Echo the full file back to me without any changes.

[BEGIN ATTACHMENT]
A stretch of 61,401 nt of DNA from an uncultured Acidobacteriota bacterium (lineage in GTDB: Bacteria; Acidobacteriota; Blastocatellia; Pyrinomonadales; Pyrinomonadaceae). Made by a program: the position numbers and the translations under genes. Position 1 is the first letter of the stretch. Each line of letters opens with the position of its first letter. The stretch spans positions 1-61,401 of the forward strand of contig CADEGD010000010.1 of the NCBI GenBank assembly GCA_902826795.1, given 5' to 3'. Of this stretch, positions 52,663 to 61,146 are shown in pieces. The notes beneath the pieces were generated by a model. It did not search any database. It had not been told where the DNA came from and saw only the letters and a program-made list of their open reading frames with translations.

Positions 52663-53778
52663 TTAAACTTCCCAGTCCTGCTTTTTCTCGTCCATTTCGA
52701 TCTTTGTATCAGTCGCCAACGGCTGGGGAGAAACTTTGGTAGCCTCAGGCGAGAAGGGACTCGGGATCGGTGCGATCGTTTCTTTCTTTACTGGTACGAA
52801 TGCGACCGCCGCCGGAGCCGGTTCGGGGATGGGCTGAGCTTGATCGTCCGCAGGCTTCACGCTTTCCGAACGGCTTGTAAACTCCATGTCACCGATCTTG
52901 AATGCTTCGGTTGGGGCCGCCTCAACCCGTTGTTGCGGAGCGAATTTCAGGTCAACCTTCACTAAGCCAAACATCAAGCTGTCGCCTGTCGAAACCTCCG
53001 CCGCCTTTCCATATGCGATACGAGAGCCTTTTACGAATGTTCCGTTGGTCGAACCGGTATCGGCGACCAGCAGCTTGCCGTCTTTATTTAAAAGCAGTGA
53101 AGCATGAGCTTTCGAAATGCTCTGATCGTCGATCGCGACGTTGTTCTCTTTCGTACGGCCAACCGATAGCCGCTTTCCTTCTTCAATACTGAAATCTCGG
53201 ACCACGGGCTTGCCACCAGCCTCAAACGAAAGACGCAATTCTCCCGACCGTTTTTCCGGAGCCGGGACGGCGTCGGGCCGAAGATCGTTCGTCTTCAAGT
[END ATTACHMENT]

A stretch of 61,401 nt of DNA from an uncultured Acidobacteriota bacterium (lineage in GTDB: Bacteria; Acidobacteriota; Blastocatellia; Pyrinomonadales; Pyrinomonadaceae). Made by a program: the position numbers and the translations under genes. Position 1 is the first letter of the stretch. Each line of letters opens with the position of its first letter. The stretch spans positions 1-61,401 of the forward strand of contig CADEGD010000010.1 of the NCBI GenBank assembly GCA_902826795.1, given 5' to 3'. Of this stretch, positions 52,663 to 61,146 are shown in pieces. The notes beneath the pieces were generated by a model. It did not search any database. It had not been told where the DNA came from and saw only the letters and a program-made list of their open reading frames with translations.

Positions 52663-53778
52663 TTAAACTTCCCAGTCCTGCTTTTTCTCGTCCATTTCGA
52701 TCTTTGTATCAGTCGCCAACGGCTGGGGAGAAACTTTGGTAGCCTCAGGCGAGAAGGGACTCGGGATCGGTGCGATCGTTTCTTTCTTTACTGGTACGAA
52801 TGCGACCGCCGCCGGAGCCGGTTCGGGGATGGGCTGAGCTTGATCGTCCGCAGGCTTCACGCTTTCCGAACGGCTTGTAAACTCCATGTCACCGATCTTG
52901 AATGCTTCGGTTGGGGCCGCCTCAACCCGTTGTTGCGGAGCGAATTTCAGGTCAACCTTCACTAAGCCAAACATCAAGCTGTCGCCTGTCGAAACCTCCG
53001 CCGCCTTTCCATATGCGATACGAGAGCCTTTTACGAATGTTCCGTTGGTCGAACCGGTATCGGCGACCAGCAGCTTGCCGTCTTTATTTAAAAGCAGTGA
53101 AGCATGAGCTTTCGAAATGCTCTGATCGTCGATCGCGACGTTGTTCTCTTTCGTACGGCCAACCGATAGCCGCTTTCCTTCTTCAATACTGAAATCTCGG
53201 ACCACGGGCTTGCCACCAGCCTCAAACGAAAGACGCAATTCTCCCGACCGTTTTTCCGGAGCCGGGACGGCGTCGGGCCGAAGATCGTTCGTCTTCAAGT